The Spectacle of Reality
As 19th century French society increasingly became enthralled with observing “real spectacle,” Impressionism spawned as a recreation of reality. In France’s Second Empire under Napoleon III, Parisian streets were recreated to facilitate movement and order. Baron Haussmann ingeniously changed the appearance of Paris by reconstructing streets into grand boulevards. These were extremely large streets, strategically placed to run through the city’s center. Everything concentrated on the boulevards became grand as well, as large department stores and luxury boutiques lined the streets. It was uniformed decadence at its best, and Parisians were enthralled with the spectacle it created. The boulevards and shops “offered a certain theatricality through their visuality” (Schwartz 21). The aesthetic appeal of Parisian streets spawned a culture of spectatorship. This culture invited individuals to become flâneurs, to take up the casual occupation of looking. This idea of visualization manifested into the artistic sphere, as a few select artists began painting what they saw, for “impressionism was the apogee of realism” (Stephens 279). Artists took the fascination of real life, and reapplied this to canvases. They would set equipment up in a field, on a street, or in front of a lake, and painted what they observed. It was the beginning of what would be considered modern art.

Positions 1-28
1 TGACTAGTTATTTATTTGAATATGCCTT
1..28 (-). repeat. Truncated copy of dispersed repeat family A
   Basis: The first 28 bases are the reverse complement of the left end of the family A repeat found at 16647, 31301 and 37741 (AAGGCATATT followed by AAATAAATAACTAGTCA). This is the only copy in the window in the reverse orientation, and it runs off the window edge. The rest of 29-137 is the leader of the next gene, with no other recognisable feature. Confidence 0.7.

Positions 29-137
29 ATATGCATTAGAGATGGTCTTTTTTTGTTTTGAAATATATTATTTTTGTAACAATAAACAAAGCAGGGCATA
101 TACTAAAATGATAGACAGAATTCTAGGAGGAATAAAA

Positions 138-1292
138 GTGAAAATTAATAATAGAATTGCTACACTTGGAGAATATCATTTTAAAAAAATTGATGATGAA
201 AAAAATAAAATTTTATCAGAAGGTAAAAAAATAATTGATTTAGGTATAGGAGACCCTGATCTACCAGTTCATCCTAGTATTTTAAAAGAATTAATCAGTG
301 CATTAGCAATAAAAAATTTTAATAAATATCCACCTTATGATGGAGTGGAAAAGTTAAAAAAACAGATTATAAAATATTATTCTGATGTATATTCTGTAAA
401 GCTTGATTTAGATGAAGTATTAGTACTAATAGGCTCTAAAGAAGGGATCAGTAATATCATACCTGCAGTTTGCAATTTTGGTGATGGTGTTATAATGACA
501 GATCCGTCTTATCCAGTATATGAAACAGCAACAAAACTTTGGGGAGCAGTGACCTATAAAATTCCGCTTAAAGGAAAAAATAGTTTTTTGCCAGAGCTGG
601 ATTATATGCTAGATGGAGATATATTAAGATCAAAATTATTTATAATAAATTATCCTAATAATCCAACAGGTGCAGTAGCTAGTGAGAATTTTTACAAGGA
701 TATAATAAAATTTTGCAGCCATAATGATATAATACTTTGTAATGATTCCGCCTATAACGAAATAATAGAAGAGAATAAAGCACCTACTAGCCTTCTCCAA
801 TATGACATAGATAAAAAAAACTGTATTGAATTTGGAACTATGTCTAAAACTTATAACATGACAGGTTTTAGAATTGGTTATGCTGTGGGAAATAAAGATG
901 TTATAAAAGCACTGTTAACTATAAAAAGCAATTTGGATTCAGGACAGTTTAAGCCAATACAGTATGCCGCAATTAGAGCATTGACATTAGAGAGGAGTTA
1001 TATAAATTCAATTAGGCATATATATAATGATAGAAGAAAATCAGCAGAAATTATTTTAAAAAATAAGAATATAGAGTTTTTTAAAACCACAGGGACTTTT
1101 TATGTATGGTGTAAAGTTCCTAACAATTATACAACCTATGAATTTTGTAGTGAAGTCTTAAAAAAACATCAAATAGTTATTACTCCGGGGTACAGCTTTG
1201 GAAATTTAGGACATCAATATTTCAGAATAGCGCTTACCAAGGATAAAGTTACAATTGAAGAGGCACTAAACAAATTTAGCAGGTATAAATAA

Before Impressionism, the primary function of art in France was to glorify French history and the state. Paintings dealt mainly with historical, mythical, or biblical themes. The dominating the scene were “classical and Christian subjects” that took the top of “prestige hierarchy; everyday themes were eschewed” (Adut 235). However, instead of past artistic forms that expressed “perceived exaggerations of the human condition”, Impressionism looked at true human experience (Stephens 279). During the Renaissance, but not strictly limited to this period, themes like suffering and death was typically shown through allusions, possibly with the use of demons or gods/goddesses. In addition, the subjects were very exaggerated and emotional, surrounded by dark and bleak motifs. Impressionism rarely utilized these themes, but it looked towards reality, creating pictures full of light and life instead. This concept was achieved by transplanting the flâneur off the urban streets and into the painting itself. Impressionism was distinct in the sense that “paintings were staged from the physical and psychological standpoint of a particular social type…” which created an “experience of modernity vivid by inviting the spectator to enter the painting imaginatively by adopting the standpoint of this type” (Smith n.pag.). Impressionistic paintings pulled the viewer in as a third party subject. Instead of just being the audience, who saw a recreation of an event, the viewers became the witnesses, who saw an event as if it was occurring in the present. Even though the social phenomenon of the flâneur was widely accepted, its transition into art was a more strenuous effort. Society’s mechanisms of class and perceived social notions resisted this change and provided “a most propitious setting for public provocation” (Adut 225). Social class was structured rigidly, each with own specific morals and values. The Bourgeoisies prided themselves in adhering to traditional ideals like domesticity, fidelity, and righteousness while they believed that the lower classes were ill-natured vagrants.
. Society remained subscribed to these strict standards, even though the world was continuously changing. This resistance inadvertently empowered the forces that turned Manet’s Olympia into a scandal.